Redfern Cottage, Uttoxeter

Redfern’s cottage, Uttoxeter Archaeological evaluation


The Centre of Archaeology was commissioned in May 2016 by Uttoxeter Museum Trust, to undertake an evaluation to the rear of Redfern’s Cottage (NGR SK 409036 333404), in advance of the refurbishment of Redfern’s Cottage and the construction of a new extension to the rear of the property. Seven test pits were excavated in May 2016 by Capstone Consulting Engineers Ltd and were observed and recorded under watching brief conditions. Later in July 2016, three evaluation trenches were completed as part of a community excavation.

The purpose of the archaeological investigations was to evaluate the existence of archaeological features present on the development site. Eight test pits and three trenches were excavated down to natural geology in an attempt to locate any surviving archaeological features.

East facing trench

The evaluation found evidence contemporary with and predating the 17th century Redfern’s Cottage. Part of a ditch (or large pit) was identified in one of the trenches. This feature was probably associated with the known 13th-century development of Uttoxeter. The lowest fills of this ditch contained pottery dating to the 13th century. Through comparing the size and form of the feature with other examples in archaeological contexts it is very likely that this was a ditch which originated in the medieval period (13th – 15th century). It is of the type used frequently for a boundary, or defensive function. Its size (which was at least 2m in depth and inferred to be at least 4m in width) suggests this was more likely to be the ditch associated with the town or local manor house.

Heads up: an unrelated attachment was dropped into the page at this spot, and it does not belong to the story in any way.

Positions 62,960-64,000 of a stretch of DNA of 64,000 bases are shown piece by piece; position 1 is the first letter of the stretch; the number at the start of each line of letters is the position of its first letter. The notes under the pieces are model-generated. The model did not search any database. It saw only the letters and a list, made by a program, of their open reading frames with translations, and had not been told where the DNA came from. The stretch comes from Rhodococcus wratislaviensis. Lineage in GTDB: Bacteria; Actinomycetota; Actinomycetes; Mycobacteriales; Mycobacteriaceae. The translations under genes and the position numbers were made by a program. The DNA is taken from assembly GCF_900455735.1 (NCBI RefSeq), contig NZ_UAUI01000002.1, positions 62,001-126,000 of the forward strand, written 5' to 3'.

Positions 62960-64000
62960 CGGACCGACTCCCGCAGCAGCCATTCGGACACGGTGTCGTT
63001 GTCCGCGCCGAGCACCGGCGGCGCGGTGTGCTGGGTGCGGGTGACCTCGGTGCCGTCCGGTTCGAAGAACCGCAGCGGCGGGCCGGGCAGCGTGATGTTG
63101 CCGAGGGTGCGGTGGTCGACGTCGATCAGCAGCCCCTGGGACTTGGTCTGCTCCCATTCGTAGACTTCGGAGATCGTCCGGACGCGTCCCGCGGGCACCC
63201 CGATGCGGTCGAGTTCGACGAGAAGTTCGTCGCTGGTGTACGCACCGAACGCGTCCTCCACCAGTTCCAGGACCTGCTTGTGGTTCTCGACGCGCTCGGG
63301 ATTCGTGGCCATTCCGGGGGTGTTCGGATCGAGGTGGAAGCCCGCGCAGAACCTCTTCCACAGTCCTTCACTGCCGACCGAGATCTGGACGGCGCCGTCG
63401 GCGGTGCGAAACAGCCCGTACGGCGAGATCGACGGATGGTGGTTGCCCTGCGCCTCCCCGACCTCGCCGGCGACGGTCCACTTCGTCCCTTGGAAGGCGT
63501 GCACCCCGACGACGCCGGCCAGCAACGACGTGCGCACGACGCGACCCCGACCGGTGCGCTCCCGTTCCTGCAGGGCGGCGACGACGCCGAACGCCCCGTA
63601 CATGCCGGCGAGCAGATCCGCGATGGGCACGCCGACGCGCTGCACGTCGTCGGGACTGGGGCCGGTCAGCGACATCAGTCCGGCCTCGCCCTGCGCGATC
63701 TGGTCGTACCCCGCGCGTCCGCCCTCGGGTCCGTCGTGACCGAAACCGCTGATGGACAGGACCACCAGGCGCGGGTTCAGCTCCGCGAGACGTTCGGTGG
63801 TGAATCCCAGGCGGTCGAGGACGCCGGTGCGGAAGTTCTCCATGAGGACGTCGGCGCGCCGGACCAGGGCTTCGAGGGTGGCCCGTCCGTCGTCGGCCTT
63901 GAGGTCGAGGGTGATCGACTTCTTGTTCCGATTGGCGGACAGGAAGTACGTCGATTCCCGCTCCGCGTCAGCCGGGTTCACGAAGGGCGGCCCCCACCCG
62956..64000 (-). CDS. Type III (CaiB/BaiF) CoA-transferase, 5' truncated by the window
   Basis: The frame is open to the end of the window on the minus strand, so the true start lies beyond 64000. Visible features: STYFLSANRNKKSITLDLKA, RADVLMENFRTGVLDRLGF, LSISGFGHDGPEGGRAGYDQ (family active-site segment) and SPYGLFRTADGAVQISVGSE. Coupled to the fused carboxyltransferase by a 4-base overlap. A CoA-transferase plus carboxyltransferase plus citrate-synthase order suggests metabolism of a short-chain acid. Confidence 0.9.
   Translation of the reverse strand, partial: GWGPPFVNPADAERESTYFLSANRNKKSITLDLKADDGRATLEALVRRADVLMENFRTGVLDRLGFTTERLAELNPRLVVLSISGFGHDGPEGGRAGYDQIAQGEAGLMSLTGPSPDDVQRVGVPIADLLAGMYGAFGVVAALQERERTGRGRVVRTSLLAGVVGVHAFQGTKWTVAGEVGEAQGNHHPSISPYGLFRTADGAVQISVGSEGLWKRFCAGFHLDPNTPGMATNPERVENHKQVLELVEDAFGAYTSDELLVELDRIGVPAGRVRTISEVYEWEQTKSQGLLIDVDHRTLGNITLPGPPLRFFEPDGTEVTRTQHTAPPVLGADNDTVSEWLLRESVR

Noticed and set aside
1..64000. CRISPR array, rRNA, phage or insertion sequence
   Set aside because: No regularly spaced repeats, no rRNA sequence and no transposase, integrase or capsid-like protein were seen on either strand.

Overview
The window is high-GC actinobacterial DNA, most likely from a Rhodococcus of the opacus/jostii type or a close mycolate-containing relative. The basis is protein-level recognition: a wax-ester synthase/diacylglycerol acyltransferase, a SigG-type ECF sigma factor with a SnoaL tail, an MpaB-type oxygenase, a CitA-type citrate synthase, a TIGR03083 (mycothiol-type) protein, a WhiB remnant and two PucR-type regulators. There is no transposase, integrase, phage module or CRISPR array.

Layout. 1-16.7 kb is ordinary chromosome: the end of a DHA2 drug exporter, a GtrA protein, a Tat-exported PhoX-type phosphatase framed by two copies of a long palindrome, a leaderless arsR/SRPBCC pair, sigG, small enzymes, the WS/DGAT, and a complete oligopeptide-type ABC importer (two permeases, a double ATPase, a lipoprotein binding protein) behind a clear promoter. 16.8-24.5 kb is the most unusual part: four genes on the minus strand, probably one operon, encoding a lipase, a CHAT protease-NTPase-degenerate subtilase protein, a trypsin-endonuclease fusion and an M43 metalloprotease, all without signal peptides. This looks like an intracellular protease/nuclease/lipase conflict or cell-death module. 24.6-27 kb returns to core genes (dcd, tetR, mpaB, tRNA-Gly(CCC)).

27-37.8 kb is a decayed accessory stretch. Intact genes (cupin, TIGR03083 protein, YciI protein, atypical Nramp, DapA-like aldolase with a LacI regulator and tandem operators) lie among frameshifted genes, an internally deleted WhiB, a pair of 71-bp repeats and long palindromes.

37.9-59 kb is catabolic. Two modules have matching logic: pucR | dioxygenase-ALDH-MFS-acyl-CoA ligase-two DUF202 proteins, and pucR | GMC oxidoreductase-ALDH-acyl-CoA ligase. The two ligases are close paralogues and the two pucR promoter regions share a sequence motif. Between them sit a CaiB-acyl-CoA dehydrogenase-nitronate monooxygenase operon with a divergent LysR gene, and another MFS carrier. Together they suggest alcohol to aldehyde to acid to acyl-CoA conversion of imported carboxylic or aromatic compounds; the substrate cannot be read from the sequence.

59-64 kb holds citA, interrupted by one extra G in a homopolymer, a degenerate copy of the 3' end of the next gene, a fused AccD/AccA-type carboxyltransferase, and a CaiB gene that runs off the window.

Therefore, this may be related to the medieval manor house, which is known to have existed on the southern side of Carter Street.

Amber beads

Two amber beads thought to have originated from a medieval rosary, metalworking waste and 13th-century pottery was recovered from within the fills of this feature. The feature appeared to have gradually silted up throughout the succeeding years, ultimately becoming abandoned and filled in during a period of known development of this area of Uttoxeter in the late 16th – early 17th century. Ceramics from this period suggest the ditch was backfilled at a period contemporary with the construction of the house around 1628. Fragmentary 19th-century foundations were also exposed which were probably associated with the development of the property in the later period.


West facing trench

The other test pits and trenches were devoid of any archaeological evidence. The site underwent extensive redevelopment in the late 1980s. This meant that any buried garden layers which may have survived were removed and replaced by road-stone and gravels before being sealed by a flooring of brick pavers and granite setts.

The survival of the medieval feature is unusual for Uttoxeter, which has seen very little archaeological work in recent years. Remains from Uttoxeter was known to have been granted a market charter in 1251 by Henry III, this would have provided Uttoxeter with the opportunity to develop and increase in size, ultimately becoming the third biggest town in Staffordshire by the 17th century. It is likely that plots of land were laid out around the town in the 13th century as a result of this charter.


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